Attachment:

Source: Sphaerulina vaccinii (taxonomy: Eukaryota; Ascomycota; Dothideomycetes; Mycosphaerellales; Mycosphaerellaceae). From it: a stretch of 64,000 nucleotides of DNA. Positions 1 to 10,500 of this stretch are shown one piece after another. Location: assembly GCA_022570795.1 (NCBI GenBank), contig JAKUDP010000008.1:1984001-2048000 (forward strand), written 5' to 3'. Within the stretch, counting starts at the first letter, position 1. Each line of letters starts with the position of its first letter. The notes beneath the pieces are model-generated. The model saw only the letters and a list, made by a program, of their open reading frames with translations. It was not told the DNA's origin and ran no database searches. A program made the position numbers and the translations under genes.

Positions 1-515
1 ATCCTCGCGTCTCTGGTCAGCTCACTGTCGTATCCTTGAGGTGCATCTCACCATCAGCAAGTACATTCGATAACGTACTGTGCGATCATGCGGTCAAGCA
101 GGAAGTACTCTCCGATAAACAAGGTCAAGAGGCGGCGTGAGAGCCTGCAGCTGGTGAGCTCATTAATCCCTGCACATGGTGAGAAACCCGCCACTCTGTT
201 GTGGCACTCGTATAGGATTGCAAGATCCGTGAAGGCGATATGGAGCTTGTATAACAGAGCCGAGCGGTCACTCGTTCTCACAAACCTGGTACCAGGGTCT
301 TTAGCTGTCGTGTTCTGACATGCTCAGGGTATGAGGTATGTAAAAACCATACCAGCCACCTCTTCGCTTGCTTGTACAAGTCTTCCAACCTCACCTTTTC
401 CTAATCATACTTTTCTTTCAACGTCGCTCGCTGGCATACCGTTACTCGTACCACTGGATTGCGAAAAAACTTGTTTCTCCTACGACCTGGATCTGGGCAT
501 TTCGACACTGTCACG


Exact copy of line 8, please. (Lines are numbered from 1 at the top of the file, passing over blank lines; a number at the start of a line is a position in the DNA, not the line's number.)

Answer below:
501 TTCGACACTGTCACG